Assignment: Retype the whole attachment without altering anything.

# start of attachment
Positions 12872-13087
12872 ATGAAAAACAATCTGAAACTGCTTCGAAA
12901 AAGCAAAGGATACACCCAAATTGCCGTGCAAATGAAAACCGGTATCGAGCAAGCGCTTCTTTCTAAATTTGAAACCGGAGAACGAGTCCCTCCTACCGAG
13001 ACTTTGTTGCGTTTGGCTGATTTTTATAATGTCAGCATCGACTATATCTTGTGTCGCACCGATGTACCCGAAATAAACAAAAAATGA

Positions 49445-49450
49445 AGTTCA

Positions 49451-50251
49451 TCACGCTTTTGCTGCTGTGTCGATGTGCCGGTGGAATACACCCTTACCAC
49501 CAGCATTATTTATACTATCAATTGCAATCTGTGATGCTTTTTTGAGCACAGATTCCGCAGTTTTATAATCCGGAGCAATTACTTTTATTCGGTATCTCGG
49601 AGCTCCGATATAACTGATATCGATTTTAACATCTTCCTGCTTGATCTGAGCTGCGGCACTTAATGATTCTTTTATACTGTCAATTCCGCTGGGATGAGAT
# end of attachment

Positions 12872-13087
12872 ATGAAAAACAATCTGAAACTGCTTCGAAA
12901 AAGCAAAGGATACACCCAAATTGCCGTGCAAATGAAAACCGGTATCGAGCAAGCGCTTCTTTCTAAATTTGAAACCGGAGAACGAGTCCCTCCTACCGAG
13001 ACTTTGTTGCGTTTGGCTGATTTTTATAATGTCAGCATCGACTATATCTTGTGTCGCACCGATGTACCCGAAATAAACAAAAAATGA

Positions 49445-49450
49445 AGTTCA

Positions 49451-50251
49451 TCACGCTTTTGCTGCTGTGTCGATGTGCCGGTGGAATACACCCTTACCAC
49501 CAGCATTATTTATACTATCAATTGCAATCTGTGATGCTTTTTTGAGCACAGATTCCGCAGTTTTATAATCCGGAGCAATTACTTTTATTCGGTATCTCGG
49601 AGCTCCGATATAACTGATATCGATTTTAACATCTTCCTGCTTGATCTGAGCTGCGGCACTTAATGATTCTTTTATACTGTCAATTCCGCTGGGATGAGAT